BUT! As I have written recently, more responsible investment seems to be better investment.
In other words, those companies which take a responsible approach to the environment, to the society they inhabit and to the way in which they run themselves, consistently seem to outperform those who take a more blasé approach to such matters. Quite simply, good companies seem to be a better investment bet than wicked ones.
Please consult your financial adviser before swanning off to invest only in good companies, but it does seem as if the ancient canard that global capitalism is ethically neutral, is currently being tested and questioned.
Better is better
Seventh Vegan is an online luxury boutique selling the kind of bags and accessories that one might find in Vogue, Harpers or Hunger Magazine; exquisitely hand-crafted, huge or tiny and, above all, baffling to all but the committed fashionista.
The difference being that all of these exquisite items are handmade from 100% vegan-certified materials and – more astonishingly yet – every penny of the profits from the sale of these superlatively elegant things is donated directly to animal and planet-friendly charities.
The EV Marketplace, on the other hand, (and I quote from my own copy here) is “the world’s first platform dedicated to buying and selling electric cars, motorcycles, boats, bikes, scooters, skateboards, surfboards and more”. Again, every penny of profit that it generates is donated to environmental causes.
Both businesses have been set up by people who believe passionately in the causes that they promote and who are committed to doing good – but who bring, from radically different directions, skill and expertise that allows them to judge the way in which buying habits are changing.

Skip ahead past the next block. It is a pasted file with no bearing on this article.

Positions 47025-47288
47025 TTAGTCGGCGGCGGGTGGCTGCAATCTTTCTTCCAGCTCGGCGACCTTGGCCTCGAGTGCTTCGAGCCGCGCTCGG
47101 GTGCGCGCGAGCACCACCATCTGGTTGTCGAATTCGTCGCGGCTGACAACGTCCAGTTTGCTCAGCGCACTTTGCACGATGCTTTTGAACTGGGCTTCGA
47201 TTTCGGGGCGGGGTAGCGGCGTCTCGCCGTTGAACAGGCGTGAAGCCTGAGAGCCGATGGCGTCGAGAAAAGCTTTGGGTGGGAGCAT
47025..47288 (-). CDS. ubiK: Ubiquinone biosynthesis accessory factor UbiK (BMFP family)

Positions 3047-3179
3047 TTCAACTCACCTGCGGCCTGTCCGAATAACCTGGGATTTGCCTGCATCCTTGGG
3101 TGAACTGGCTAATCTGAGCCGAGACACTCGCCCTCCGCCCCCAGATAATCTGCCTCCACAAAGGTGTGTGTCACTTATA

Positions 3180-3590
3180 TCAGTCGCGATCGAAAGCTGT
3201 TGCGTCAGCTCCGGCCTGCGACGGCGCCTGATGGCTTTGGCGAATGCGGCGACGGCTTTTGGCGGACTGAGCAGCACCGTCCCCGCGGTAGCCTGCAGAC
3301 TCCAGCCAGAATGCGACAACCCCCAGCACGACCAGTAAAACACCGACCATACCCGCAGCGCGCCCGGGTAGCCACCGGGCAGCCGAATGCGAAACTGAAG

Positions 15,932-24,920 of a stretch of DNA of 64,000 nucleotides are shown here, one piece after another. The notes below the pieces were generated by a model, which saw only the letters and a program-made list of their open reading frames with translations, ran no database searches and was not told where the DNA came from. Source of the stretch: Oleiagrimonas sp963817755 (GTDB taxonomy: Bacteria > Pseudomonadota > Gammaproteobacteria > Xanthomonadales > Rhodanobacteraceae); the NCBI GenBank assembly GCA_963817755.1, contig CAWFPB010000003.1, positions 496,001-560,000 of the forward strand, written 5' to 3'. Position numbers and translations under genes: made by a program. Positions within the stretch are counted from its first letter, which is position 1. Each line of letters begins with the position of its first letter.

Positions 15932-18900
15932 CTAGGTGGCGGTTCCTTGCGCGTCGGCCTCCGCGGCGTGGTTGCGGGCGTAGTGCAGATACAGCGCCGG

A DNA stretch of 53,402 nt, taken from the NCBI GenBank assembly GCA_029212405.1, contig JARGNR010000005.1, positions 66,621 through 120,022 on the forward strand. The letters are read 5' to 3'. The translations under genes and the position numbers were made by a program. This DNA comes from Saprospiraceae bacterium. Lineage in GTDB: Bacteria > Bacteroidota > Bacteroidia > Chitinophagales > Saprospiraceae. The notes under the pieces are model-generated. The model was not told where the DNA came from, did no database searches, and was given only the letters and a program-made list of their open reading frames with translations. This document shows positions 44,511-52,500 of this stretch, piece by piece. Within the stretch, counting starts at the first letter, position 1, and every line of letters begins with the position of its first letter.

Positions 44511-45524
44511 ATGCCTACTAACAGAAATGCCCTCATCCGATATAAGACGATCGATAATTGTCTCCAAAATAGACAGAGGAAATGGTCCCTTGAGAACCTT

If the choice is between a bag that is cruel to both animals and the planet – and one that actively seeks to nurture both – and, crucially, both bags are lovely, today’s fashion maven may well make the right decision.
Equally, if the choice is between a gas-guzzling, planet-wrecking internal combustion engine and a practical, emission-free vehicle that offers an enhanced driving experience, even the Clarkson fan may find his head turned.
Neither client will make money for their preferred cause unless the quality is as high, if not higher, than the evil equivalent.
But the very fact that they exist is an indication of a dramatic change in the way that we think about our purchases. Now that we all shop online, challenger brands (if they can get noticed) are competing on a slightly more level playing field than in the past.
Once, your competitive edge might have sprung from a technological development or by attracting the attention of a key influencer (I would love it if Rihanna endorsed Seventh Vegan bags on her charmingly eccentric Instagram account) BUT now younger shoppers have different – and often surprising – criteria for their decision-making.
Whether we are wealthy Baby Boomers adjusting our pension portfolios, hipsters buying luxury fashion, or petrol-heads who are EV-curious, it seems that “the benefits to the business community of adopting a more environmentally and socially responsible approach, in these dark days”, are many and, indeed, several.
Beware “green-washing” but consider your own organisation and how it behaves as a matter of urgency; it may well pay to do so.